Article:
Southern rust, a fungus that started affecting corn yields this summer, has been reported and confirmed, with higher concentrations in eastern and central Kansas.
“This southern rust probably typically originates in Louisiana and travels through Arkansas into Kansas in the southeast part of the state,” Doug Jardine, Kansas State Extension specialist for row crop pathology, said. “We have to verify the disease under the microscope to make sure it’s correctly diagnosed.”
A crop scout reported the first documented sign of southern rust in Labette County in late June. Jardine said southern rust normally appears in early August, but in the past several years it appeared earlier.
According to Crop Protection Network, southern rust of corn is caused by a fungus, Puccinia polysora. This corn disease is considered to be a tropical disease, spread by wind from southern climates into northern areas. Spores are also transported via clothing and other objects.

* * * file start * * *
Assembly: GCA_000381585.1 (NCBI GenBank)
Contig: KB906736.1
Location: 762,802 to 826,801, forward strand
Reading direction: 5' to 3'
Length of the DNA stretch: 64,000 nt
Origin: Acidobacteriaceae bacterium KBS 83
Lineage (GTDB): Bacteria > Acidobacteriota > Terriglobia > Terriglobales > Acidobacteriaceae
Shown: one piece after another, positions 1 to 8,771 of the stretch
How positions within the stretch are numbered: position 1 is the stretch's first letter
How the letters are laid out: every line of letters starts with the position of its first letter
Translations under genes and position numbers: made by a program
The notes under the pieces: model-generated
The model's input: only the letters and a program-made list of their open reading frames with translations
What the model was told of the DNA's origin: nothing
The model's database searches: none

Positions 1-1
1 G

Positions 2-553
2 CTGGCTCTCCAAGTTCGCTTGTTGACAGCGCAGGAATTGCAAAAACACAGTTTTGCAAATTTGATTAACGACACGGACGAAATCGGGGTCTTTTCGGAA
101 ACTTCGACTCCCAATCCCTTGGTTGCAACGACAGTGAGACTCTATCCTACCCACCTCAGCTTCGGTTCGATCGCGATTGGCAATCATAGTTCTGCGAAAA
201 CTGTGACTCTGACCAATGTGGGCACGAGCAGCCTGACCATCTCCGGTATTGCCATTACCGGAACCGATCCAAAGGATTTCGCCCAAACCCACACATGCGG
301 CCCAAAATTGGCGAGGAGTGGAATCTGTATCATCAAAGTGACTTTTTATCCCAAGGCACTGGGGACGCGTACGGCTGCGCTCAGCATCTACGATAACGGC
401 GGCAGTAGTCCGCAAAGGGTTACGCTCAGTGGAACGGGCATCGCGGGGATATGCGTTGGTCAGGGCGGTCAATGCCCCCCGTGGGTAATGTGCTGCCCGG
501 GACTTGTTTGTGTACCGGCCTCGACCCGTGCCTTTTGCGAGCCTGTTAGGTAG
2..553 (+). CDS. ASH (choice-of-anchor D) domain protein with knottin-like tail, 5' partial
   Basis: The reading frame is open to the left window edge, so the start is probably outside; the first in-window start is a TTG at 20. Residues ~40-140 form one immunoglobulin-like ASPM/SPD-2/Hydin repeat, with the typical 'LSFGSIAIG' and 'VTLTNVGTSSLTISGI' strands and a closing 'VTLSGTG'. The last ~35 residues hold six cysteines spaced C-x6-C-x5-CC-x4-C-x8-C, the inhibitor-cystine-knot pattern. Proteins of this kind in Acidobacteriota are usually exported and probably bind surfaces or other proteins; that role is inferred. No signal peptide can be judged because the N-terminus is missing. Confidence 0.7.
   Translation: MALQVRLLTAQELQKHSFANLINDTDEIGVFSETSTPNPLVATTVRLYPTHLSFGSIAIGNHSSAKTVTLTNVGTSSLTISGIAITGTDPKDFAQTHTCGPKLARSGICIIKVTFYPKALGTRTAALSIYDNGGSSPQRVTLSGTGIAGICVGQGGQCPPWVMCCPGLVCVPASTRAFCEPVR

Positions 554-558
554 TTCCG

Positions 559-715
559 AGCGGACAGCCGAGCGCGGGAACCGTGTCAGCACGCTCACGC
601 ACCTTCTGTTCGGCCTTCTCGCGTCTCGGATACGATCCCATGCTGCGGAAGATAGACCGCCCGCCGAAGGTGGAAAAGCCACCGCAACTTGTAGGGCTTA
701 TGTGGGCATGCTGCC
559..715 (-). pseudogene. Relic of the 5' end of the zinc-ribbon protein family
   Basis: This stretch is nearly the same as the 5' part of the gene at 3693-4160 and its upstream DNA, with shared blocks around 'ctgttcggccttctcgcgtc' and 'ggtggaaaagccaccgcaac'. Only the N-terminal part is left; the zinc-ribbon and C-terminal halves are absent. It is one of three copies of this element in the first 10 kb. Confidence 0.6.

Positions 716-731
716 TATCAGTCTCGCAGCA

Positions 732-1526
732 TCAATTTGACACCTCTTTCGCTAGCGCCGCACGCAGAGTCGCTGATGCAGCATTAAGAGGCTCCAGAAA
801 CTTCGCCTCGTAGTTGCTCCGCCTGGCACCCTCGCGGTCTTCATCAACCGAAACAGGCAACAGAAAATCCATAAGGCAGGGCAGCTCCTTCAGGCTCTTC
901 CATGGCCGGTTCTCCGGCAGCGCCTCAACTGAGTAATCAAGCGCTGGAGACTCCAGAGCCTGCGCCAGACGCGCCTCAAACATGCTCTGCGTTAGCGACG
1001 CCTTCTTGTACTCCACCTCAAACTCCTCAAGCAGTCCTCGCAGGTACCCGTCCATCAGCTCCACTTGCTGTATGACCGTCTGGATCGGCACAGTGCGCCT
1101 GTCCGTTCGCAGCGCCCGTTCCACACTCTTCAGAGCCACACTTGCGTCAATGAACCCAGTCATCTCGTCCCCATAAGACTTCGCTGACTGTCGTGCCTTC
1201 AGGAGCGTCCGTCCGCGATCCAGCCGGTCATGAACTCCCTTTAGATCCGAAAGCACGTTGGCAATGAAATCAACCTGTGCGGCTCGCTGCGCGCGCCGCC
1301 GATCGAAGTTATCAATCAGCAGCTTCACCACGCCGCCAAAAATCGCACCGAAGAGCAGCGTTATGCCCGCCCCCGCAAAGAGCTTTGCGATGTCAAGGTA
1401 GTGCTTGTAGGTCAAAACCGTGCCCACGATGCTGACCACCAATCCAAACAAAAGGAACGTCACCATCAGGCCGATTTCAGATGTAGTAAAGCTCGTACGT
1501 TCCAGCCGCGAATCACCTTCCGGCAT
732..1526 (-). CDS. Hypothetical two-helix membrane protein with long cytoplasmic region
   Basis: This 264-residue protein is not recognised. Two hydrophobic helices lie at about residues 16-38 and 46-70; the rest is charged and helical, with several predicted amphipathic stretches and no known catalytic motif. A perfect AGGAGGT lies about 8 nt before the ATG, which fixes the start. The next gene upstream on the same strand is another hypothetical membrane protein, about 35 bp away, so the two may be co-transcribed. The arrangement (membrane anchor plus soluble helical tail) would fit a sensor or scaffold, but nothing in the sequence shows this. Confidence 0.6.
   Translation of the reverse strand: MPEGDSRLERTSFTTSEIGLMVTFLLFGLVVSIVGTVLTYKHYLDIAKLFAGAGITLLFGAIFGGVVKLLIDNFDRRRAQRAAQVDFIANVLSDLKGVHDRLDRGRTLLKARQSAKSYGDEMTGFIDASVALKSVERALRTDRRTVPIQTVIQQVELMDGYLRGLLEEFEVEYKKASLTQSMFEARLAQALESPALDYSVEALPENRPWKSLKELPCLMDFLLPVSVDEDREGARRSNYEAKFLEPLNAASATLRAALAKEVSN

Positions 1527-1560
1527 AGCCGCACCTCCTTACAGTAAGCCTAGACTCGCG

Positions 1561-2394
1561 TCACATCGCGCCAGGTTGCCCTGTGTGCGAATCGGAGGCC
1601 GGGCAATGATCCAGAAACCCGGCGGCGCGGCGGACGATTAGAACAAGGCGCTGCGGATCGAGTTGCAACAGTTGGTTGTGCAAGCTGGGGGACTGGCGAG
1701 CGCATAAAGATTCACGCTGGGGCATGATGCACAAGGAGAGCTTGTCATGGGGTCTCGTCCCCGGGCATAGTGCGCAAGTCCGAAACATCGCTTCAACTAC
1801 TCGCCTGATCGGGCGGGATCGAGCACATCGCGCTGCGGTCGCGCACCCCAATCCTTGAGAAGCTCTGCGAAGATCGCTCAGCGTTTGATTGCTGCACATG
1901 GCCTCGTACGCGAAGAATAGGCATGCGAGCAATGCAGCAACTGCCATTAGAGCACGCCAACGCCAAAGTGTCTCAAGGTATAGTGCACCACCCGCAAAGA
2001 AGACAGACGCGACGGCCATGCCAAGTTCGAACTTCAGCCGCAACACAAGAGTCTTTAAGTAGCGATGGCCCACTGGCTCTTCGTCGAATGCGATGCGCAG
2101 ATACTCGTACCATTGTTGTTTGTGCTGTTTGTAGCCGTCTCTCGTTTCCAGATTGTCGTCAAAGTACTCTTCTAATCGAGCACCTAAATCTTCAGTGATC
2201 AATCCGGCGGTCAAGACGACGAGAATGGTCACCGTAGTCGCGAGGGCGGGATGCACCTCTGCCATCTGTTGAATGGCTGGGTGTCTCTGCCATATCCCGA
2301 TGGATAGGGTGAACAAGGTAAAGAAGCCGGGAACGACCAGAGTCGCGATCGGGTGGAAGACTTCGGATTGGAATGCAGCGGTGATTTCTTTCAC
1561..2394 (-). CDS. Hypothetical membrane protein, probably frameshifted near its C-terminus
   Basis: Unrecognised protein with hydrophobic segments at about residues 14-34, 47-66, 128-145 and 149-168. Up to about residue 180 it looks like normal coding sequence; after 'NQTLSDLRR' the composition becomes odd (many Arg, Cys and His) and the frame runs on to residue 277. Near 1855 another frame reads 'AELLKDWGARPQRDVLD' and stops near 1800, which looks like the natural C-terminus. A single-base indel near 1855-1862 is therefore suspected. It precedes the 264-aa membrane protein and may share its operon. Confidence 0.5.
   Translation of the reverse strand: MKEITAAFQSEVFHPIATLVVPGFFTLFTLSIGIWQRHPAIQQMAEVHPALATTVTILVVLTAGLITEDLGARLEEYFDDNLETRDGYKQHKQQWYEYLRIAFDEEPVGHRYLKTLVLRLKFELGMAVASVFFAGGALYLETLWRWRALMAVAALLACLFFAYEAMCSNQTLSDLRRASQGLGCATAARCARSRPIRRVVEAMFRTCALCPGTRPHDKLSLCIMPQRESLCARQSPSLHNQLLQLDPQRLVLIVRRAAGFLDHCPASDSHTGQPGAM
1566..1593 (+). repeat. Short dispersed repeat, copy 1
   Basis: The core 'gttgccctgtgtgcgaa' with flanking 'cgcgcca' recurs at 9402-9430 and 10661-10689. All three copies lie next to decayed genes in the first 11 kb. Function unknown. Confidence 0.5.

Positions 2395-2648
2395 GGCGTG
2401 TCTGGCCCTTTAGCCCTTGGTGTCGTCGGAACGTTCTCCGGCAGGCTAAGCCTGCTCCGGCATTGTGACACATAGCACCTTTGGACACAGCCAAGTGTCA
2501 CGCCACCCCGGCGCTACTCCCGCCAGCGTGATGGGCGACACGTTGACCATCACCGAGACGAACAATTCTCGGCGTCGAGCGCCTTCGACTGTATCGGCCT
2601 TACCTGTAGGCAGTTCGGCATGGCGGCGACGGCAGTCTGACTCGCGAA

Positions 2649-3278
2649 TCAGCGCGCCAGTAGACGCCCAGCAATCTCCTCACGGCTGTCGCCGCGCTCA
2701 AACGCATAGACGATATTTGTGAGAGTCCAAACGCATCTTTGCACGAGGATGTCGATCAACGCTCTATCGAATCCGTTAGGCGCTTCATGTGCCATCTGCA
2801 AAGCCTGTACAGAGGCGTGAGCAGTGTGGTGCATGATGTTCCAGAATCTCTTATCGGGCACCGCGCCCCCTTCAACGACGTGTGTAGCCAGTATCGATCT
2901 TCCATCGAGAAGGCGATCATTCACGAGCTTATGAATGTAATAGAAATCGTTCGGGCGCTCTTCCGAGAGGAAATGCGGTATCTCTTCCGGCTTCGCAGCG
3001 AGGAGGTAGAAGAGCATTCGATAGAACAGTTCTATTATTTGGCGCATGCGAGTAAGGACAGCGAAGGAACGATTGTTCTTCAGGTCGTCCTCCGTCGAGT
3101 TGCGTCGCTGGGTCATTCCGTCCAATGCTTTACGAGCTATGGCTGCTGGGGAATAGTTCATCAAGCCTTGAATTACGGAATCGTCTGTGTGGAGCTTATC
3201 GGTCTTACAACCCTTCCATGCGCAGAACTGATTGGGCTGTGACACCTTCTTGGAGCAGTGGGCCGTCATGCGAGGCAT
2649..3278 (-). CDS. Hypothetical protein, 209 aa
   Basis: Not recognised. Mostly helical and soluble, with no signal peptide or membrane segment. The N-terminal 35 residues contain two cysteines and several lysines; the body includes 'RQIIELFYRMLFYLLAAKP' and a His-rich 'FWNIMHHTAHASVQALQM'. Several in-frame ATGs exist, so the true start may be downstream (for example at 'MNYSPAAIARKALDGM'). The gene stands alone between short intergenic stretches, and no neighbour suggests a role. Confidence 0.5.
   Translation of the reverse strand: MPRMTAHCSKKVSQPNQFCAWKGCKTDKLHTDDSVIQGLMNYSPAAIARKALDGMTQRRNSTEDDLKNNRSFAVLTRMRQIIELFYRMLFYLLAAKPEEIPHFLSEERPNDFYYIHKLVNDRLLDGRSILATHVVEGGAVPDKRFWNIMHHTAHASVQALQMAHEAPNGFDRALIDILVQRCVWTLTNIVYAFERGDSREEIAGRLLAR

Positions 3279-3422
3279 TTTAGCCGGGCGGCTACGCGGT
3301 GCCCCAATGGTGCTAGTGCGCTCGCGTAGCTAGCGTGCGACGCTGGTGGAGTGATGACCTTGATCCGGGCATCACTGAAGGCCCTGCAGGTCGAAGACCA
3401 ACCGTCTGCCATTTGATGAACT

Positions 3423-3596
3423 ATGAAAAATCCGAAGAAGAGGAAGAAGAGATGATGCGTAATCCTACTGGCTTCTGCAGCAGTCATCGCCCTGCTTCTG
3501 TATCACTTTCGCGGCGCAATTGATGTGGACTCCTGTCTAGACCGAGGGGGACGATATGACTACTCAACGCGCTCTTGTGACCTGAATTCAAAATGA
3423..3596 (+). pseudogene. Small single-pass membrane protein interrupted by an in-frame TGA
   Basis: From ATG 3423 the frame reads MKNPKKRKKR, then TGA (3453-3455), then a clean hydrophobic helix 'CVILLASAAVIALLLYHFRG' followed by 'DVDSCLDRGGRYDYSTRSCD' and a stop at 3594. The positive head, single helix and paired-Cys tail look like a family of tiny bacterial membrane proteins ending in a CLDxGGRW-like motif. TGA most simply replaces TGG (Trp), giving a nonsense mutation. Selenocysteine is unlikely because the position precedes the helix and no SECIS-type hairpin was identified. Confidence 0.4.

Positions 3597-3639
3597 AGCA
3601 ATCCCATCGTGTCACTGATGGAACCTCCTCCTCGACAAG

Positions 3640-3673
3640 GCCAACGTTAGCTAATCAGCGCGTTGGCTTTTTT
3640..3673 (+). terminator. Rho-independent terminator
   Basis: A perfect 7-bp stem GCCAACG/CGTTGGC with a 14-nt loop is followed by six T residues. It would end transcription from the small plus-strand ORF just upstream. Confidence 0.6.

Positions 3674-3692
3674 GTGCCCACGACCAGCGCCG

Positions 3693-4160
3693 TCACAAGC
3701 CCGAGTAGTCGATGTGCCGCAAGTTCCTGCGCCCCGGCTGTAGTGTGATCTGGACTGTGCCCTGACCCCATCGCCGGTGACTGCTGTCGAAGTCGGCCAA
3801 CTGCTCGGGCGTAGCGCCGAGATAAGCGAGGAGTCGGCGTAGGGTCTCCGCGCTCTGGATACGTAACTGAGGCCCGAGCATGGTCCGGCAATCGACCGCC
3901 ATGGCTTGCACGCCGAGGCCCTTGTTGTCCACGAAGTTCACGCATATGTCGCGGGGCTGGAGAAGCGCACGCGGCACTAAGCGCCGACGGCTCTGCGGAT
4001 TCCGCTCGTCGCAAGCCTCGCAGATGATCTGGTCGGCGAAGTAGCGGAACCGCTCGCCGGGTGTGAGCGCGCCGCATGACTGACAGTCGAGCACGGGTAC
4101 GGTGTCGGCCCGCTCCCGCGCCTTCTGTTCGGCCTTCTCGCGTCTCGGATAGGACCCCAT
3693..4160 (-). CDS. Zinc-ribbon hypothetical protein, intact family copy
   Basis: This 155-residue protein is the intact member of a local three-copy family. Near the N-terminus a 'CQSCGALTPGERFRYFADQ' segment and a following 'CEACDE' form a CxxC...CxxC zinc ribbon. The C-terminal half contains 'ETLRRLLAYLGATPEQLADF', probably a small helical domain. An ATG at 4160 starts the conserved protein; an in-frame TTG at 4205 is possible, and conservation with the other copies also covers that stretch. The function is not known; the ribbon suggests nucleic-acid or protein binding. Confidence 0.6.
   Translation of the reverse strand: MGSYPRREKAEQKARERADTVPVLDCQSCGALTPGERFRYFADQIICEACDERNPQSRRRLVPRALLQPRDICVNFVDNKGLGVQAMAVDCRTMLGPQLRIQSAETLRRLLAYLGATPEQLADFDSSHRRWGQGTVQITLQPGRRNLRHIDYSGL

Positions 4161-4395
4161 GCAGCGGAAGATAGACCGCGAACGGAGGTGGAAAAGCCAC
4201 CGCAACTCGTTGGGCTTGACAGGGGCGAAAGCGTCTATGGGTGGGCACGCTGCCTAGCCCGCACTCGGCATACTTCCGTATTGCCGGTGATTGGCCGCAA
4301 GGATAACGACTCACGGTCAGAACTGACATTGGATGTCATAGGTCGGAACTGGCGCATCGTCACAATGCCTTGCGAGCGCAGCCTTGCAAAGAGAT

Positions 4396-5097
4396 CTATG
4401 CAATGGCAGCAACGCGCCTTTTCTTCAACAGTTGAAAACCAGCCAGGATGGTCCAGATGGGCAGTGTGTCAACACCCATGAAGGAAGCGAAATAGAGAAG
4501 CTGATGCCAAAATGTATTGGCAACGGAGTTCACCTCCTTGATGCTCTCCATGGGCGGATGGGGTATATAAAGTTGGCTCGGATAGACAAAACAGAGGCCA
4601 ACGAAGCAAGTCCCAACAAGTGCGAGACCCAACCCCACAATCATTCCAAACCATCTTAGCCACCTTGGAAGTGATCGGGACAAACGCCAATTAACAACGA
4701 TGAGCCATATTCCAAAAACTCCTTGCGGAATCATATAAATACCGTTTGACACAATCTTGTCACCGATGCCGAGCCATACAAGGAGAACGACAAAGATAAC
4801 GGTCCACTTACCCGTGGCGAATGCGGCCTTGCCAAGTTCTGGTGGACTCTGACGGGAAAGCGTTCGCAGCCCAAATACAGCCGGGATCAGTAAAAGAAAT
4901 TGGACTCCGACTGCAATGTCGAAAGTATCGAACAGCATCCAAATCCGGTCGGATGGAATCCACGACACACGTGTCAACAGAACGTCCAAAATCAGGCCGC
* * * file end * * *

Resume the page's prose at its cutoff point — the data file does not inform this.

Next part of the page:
Once the fungus is established on the corn leaves, southern rust causes raised pustules and colored spores, resulting in ruptured leaf tissue. This damage negatively affects the plant’s ability to use water, according to the CPN. These pustules range from orange to tan in color and can spread rapidly from plant to plant.
The disease does die off with the arrival of colder months, as the fungus relies on a living host.
Rainy weather to continue into fall months, according to Weather Data Library
The CPN also reports Southern Rust thrives in high humid and high temperature conditions, given that it is a tropical disease.
“We can go from one extreme climate to another extreme year-to-year, so it will vary on how bad the southern rust will be,” Mary Knapp, assistant state climatologist for Kansas Mesonet, said. “This is a humidity-driven disease.”
Dan O’Brien, K-State Extension agricultural economist, said southern rust affects millions of corn bushels.
“You’re looking at about 13 to 14 million bushels of corn lost to southern rust in our local area,” O’Brien said. “Farmers have to look at marginal costs to treat the disease and make the decision to spend the money and if they will get that money back.”
Although 13 to 14 million bushels sounds like a lot, it is a very low percentage when spread over the large area affected by the disease. Farmers need to see what their loss would be before deciding on their management practices, Jardine said. He also said that while resistance is a big key in fighting off southern rust, fungicides should be a last resort.